My Queue

There are no Videos in your queue.

Click on the Add to next to any video to save to your queue.

There are no Articles in your queue.

Click on the Add to next to any article to save to your queue.

There are no Podcasts in your queue.

Click on the Add to next to any podcast episode to save to your queue.

You're not following any authors.

Click the Follow button on any author page to keep up with the latest content from your favorite authors.

Starting a Business

Tight-Lipped Banks

Are SBA loans a big secret?
Magazine Contributor
2 min read

This story appears in the July 2000 issue of Entrepreneur. Subscribe »

Q: I recently applied for a loan to expand my building. My banker suggested an SBA loan, but didn't answer my questions about government loans and didn't have the program available. Can you help me?

A: If your banker says an SBA loan might be better for you but can't offer the program, quite frankly it could be a polite way of saying no. Many banks use this line when they don't feel comfortable lend-ing to you but still wish to maintain a relationship because of your deposits or the referrals you send its way. It's an easy out for them. It means you'll have to seek financing elsewhere.

The SBA offers guaranteed funds to banks, allowing them to grant customers longer terms than traditional loans allow. The entrepreneurial advantage to you is a smaller monthly payment with no balloons or prepayment penalties down the road. The advantages to the bank are twofold: a higher premium than traditional loans permit when the guaranteed portion of the loan is sold in the secondary market, and an immediate recoup of its capital investment, letting the bank lend again to other customers. This is especially important to small, start-up banks with limited capital-it can help level the playing field and allow them to compete with the big boys. So, try several of the smaller banks in your area first. They are often willing to take a risk on local borrowers because they're committed to reinvesting dollars in their own communities.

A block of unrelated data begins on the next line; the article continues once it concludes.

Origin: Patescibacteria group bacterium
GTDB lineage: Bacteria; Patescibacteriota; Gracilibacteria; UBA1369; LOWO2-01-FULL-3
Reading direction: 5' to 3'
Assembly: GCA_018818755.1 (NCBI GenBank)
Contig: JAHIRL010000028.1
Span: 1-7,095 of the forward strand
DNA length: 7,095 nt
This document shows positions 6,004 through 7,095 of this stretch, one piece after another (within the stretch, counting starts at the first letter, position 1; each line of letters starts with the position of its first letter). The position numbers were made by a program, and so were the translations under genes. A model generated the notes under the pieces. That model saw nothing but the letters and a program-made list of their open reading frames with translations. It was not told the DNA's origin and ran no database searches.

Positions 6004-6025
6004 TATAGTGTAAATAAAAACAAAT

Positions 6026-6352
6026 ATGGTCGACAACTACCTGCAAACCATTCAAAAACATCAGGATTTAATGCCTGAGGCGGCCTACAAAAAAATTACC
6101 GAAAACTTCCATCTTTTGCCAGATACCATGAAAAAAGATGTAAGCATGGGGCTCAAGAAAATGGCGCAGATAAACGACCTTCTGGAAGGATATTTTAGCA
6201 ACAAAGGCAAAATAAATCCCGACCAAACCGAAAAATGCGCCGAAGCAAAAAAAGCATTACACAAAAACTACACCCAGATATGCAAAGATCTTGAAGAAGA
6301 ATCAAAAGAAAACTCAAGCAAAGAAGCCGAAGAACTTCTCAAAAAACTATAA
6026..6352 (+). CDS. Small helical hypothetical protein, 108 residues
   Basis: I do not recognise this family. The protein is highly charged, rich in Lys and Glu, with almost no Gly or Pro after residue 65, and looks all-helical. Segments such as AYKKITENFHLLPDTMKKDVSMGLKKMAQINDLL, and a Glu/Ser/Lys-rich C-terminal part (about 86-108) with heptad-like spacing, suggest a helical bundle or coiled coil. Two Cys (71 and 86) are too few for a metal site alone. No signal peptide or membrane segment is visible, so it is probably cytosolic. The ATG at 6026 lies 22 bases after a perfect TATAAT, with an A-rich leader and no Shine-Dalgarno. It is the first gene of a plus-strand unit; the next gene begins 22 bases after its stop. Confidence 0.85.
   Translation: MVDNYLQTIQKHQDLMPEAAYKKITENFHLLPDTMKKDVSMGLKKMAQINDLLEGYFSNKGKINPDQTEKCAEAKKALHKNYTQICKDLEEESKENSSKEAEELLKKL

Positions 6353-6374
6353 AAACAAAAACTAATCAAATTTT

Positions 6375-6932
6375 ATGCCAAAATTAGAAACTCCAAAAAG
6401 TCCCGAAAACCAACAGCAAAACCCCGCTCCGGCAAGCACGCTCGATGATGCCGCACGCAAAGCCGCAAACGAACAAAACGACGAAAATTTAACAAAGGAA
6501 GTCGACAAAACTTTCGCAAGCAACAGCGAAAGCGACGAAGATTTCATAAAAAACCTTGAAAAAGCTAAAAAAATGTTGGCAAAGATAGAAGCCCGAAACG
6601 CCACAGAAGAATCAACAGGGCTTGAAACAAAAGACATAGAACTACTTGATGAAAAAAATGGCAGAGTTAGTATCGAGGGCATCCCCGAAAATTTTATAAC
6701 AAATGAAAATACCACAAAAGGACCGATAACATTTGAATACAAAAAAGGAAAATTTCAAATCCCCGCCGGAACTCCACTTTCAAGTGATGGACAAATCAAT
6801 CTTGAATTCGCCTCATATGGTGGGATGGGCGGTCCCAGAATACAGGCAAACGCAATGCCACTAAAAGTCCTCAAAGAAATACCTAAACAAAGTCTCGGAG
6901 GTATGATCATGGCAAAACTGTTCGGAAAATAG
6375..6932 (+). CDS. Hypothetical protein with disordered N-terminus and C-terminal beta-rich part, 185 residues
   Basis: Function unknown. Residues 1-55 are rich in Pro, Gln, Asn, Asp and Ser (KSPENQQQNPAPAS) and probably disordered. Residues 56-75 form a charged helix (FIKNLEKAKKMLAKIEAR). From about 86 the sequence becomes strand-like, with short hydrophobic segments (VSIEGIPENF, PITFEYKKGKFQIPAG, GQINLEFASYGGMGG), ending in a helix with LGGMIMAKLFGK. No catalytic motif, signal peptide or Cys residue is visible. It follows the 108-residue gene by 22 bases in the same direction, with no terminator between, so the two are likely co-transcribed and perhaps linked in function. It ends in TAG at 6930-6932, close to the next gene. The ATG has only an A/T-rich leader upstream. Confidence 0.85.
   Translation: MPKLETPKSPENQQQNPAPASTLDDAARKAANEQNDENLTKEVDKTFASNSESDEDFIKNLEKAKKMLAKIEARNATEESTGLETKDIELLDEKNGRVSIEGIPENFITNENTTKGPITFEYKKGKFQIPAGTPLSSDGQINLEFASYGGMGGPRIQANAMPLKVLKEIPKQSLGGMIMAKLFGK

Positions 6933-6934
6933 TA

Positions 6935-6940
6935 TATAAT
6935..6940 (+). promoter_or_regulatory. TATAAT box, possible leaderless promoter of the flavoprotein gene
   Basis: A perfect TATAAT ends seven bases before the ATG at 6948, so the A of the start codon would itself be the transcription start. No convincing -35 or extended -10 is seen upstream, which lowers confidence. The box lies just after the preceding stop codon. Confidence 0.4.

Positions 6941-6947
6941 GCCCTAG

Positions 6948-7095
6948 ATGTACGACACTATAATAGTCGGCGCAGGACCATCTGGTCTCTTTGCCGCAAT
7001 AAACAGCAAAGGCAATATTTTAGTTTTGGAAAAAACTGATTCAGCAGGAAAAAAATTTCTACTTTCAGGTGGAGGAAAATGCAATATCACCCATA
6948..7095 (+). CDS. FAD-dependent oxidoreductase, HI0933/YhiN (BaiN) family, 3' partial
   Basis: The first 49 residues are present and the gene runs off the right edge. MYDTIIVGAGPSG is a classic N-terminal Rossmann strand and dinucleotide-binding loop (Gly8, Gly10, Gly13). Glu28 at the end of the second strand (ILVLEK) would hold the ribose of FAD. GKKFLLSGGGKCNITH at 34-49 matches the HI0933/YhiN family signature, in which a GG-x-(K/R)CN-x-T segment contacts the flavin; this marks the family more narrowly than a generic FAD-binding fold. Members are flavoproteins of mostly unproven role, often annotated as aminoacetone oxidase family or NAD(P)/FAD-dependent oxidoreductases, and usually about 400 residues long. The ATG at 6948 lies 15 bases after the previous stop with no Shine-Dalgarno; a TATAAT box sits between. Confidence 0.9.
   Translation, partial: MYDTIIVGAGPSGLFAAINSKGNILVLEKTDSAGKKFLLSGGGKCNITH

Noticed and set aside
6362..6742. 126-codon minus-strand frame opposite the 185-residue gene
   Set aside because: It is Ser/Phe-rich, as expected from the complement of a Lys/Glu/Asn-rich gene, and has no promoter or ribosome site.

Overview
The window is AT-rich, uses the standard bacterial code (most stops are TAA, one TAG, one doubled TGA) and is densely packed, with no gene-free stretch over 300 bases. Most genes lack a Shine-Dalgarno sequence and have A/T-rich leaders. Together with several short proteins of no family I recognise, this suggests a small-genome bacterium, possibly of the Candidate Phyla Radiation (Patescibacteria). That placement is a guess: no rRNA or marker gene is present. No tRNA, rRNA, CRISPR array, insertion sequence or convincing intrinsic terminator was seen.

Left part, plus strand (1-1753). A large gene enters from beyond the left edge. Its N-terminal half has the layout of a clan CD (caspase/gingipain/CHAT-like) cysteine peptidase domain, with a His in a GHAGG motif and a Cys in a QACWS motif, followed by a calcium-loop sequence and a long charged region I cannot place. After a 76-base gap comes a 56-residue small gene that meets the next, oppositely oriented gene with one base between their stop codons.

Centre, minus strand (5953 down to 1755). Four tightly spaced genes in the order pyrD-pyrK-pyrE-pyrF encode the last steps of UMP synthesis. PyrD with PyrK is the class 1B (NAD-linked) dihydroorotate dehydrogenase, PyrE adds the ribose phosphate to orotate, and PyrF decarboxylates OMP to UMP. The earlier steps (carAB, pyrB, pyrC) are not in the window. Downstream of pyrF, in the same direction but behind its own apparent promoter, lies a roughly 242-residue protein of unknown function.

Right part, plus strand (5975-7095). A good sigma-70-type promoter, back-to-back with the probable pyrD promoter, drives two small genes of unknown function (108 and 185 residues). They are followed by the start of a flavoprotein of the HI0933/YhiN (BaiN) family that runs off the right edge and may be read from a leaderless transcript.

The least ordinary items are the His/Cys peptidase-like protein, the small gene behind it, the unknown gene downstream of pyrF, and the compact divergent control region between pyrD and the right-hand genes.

Seek a lender with a good track record for funding and closing SBA loans. A bank's SBA program is only as good as its lender. The appeal of accelerated profits sometimes results in improperly trained personnel being slotted into loan officer positions to quickly improve the bank's final bottom line.

To find a reputable lender, contact your local SBA office or visit www.sba.gov and ask for a list of Certified or Preferred lenders. They'll know who the real players are.



Who can answer the business-financing questions that keep you up at night? Starting this month, consultant, ex-banker and co-founder of Rainmaker Capital Corp. Doug Hood can.
Rainmaker Capital Corp. co-founder Marilea S. Hood also contributed. Send questions or personal anecdotes via e-mail to doughood@mindspring.com
.

More from Entrepreneur

New York Times bestselling author Nicole Lapin can help you pitch your brand to press and strengthen your media training.
Jumpstart Your Business. Entrepreneur Insider is your all-access pass to the skills, experts, and network you need to get your business off the ground—or take it to the next level.
Create your business plan in half the time with twice the impact using Entrepreneur's BIZ PLANNING PLUS powered by LivePlan. Try risk free for 60 days.

Latest on Entrepreneur